I say “can”, since it is possible that Gabriel’s preferences cannot be represented by a risk-function deemed acceptable by REU. An agent who follows maximax, for instance, can plausibly be seen as prioritizing the concern with choosing a course of action that might go very well as he conducts his practical deliberation. But maximax (the rule which says to always prefer the gamble with the highest maximum) counts as a limiting case of the r-function (Buchak 2013: 68–69). The reason is that for the agent following maximax (who can be represented in REU as having a discontinuous r-function),25 the value of a gamble is that of its best possible outcome. But this rule has the unhappy consequence that such an agent is indifferent between all gambles, since every act has at least some chance of leading to a really great outcome. Such observations have led Buchak to discard maximax as an acceptable r-function, and assume that the r-function is continuous. (This fits well with our previous observations that some weightings of the aims over action should be deemed practically pernicious and unreasonable, and that the warrant for them is therefore partly “strategic”.)

In her initial defense of REU, Buchak (2013) assumes that one’s risk-function (as set by one’s risk-attitudes) remains constant across domains of decision. On this view, if an agent prioritizes the aim of choosing a course of action which might go very well (thereby setting r’s values such that r(p) is equal or greater than p), her risk-inclined risk-function would, for instance, carry over to inform both decisions in the health domain (such as the decision of whether to buy health insurance), and decisions related to one’s career (such as the decision of whether to persevere in the project of becoming a novelist). On this way of developing REU, either one is risk-inclined across the board, or one is simply not risk-inclined.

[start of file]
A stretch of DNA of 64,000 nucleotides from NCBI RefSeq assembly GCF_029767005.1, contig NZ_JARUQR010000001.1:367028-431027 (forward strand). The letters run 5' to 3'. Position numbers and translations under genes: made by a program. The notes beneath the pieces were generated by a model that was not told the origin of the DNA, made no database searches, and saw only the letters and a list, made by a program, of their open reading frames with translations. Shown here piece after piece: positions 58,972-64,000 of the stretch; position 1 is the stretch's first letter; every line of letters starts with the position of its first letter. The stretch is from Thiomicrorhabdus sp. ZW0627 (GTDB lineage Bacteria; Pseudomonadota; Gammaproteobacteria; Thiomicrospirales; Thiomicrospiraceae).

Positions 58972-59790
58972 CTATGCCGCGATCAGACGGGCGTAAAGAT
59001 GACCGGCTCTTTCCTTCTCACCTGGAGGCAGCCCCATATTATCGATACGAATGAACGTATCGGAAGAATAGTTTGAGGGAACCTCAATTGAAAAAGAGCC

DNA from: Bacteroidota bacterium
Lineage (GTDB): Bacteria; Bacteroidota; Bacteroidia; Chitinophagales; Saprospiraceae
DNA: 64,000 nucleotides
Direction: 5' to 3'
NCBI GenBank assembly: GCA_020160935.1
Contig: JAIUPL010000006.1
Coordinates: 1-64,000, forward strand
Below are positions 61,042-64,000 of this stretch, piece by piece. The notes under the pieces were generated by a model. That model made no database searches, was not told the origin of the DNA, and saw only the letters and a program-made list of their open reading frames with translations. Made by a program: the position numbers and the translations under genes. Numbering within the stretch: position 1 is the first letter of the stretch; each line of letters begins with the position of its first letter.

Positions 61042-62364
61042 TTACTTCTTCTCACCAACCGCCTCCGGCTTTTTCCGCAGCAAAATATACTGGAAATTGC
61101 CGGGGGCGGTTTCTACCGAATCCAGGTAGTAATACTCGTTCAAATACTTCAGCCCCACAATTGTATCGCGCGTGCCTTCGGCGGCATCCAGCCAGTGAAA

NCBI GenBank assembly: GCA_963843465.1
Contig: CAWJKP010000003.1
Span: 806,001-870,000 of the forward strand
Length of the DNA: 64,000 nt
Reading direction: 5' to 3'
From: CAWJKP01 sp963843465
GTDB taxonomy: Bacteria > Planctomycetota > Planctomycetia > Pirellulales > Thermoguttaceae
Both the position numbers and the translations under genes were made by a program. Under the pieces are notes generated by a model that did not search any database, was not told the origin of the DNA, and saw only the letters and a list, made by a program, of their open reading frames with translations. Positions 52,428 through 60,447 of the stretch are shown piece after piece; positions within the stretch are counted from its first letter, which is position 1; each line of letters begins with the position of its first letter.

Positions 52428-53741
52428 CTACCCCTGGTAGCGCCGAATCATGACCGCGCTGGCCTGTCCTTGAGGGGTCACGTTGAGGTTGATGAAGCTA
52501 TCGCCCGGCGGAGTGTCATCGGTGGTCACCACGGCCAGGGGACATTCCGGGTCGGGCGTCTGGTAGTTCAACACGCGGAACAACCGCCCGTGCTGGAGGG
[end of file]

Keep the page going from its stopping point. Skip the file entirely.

The view that risk-attitudes are domain-invariant does not sit well with the present account of grit’s hopefulness dimension. For we seem to be more disposed to have practical hope in certain domains than others, and thus seem to have different weightings of the aims over action across domains. For instance, when it comes to making decisions about whether to keep competing in a recreational sport (in the face of setbacks, injuries, etc.), one might prioritize the aim of choosing a course of action which is certain (or at least very likely) to go fairly well, whereas when it comes to making career choices, one might prioritize the aim of choosing a course of action which might turn out very well. It appears that one does not possess the same attentional dispositions in both of those domains: for instance, one might have a tendency to dwell on the low odds when considering the possibility of recovering from an injury, while being free of such a tendency when thinking about one’s chances of succeeding at one’s chosen career. Such differences in grit-related attentional dispositions indicate that one’s risk-attitudes and risk-function vary across domains of decision.